Living in hope despite...

Al Cariño, OMI
Editor: Mindanao Cross
Reproduced with Permission

Easter Sunday


In all parish churches in the Philippines, a beautiful para–liturgical ceremony called salubong (meeting) is done very early in the morning (usually at 4:30) of Easter Sunday. The men and women gather separately. At the appointed time, the women walk in procession behind the statue of the sorrowful Mother while the men behind the statue of the Risen Christ.

When the two statues meet at the designated place (usually in the town plaza or in front of the church), a little girl dressed as an angel is lowered from a platform and pulls out the black veil of the Blessed Mother and replaces it with a while one. Her black dress which is put over an elegant white dress is then removed. Then the “angel” intones the joyful Regina Coeli (Queen of Heaven) and the choir takes over:

Queen of heaven, rejoice, alleluja!
For He whom you were chosen to bear, alleluja!
Has risen as He said, alleluja!
Pray for us to God, Alleluja!

The salubong depicts a tradition in the early Church that after Jesus was raised from the dead, He first appeared to Mary. And why not? Mary loved Him as only a mother could and she suffered the most during His passion and death. Thus it was only proper that appear first to her and make her the first to receive the joy of His resurrection.

This beautiful ceremony affirms the people's faith in the resurrection which today's gospel describes in terms of the “empty tomb” (Jn. 20: 1-9). At that time, Peter and John, did not yet understand that Jesus was to be raised from the dead. Entering the tomb and seeing it empty, John, writing about his reaction, said, he saw and believed.

What did John see that made him believe? Just like Peter, the “empty tomb.” But John saw beyond it because he looked at it with the eyes of love. Thus for him the burial clothes and spices that littered the tomb were signs that Jesus had truly risen and that He was what He claimed himself to be — the Son of the Father, God–Made–Man, our Savior and brother. It was because of his love that the darkness of unbelief had been overcome by the “light” of Easter.

For many of us, Easter answers the most fundamental questions asked since time immemorial: What is the meaning of life? Is life just a vain struggle for some joy and satisfaction that is terminated by death or are we born only to suffer? After suffering, what? After death, what? What is evil and sin? Can we triumph over them?

These questions become more relevant when we experience deep personal crises. They are relevant now that we are experiencing extreme difficulties brought about primarily by the deteriorating economic condition prevailing not only in the world at large but specially in our country. This exacerbates the already immense poverty we see all around us. And because of this, we might be tempted to lose hope, to despair.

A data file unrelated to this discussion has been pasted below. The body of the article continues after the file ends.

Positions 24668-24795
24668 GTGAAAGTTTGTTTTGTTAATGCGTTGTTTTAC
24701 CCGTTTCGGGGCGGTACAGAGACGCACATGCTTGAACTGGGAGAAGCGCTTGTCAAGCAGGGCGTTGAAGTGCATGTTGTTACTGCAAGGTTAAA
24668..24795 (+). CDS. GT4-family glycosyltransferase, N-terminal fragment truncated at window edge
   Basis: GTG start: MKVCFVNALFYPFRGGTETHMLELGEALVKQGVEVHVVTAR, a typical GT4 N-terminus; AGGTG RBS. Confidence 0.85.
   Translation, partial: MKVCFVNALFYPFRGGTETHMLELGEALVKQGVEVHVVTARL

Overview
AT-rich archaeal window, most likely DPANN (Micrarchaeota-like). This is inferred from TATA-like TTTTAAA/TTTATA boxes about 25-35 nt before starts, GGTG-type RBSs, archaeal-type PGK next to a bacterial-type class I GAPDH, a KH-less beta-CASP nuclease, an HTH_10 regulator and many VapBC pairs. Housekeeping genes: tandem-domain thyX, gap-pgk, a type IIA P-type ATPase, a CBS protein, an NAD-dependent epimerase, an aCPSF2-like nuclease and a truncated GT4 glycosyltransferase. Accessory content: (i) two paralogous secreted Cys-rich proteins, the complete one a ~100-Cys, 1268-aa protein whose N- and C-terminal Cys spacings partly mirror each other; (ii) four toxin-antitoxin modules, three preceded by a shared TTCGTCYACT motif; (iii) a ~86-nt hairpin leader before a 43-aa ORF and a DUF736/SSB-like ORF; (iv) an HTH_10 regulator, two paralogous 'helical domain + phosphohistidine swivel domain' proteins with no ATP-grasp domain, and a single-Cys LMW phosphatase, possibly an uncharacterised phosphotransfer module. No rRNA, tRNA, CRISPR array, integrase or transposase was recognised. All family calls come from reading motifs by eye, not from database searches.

This should not be. By His resurrection, Jesus has shown us that life is not a meaningless puzzle. With it, we can find answers to life's questions ” personal and societal ” and act accordingly. Thus because He had conquered sin and death with His resurrection, pain, suffering and even death accepted and offered in faith and love, constitute a passage to exaltation, to a new life.

The message of Easter is this: Yes, we are poor. Yes, we have suffered and continue to suffer. But despite all these, we continue to hope, we remain a hope–ful people. Why? Because Jesus has risen. For if our Savior and Brother has triumphed over evil and even over death, then we, people of hope that we are, can do likewise.

With the Risen Jesus in our midst and within us, we can go against our evil inclinations and the established evil practices in our community and country — consumerism, vested interest, graft and corruption, etc. We can help work for their elimination by refusing to be a part of the system.

Finally, with the Risen Christ we can contribute our share in making this world a better place to live in especially by living the Risen Christ's values of truth, justice, peace and love. More concretely, we can make ourselves and our community better by living the Risen Christ's values of truth which includes honesty in all our dealings with others; of justice which includes giving others their due and working hard for the upliftment of the poor among us; of peace which includes resolving conflicts through non-violent means; and love which includes respect and understanding for all and sharing with those who have none.

Doing whatever good we can will certainly go a long way in making the values of the Risen Christ reign in our midst. May Mary, the first to enjoy the fruits of the resurrection, be always our guide and model!

A Blessed Easter to all!

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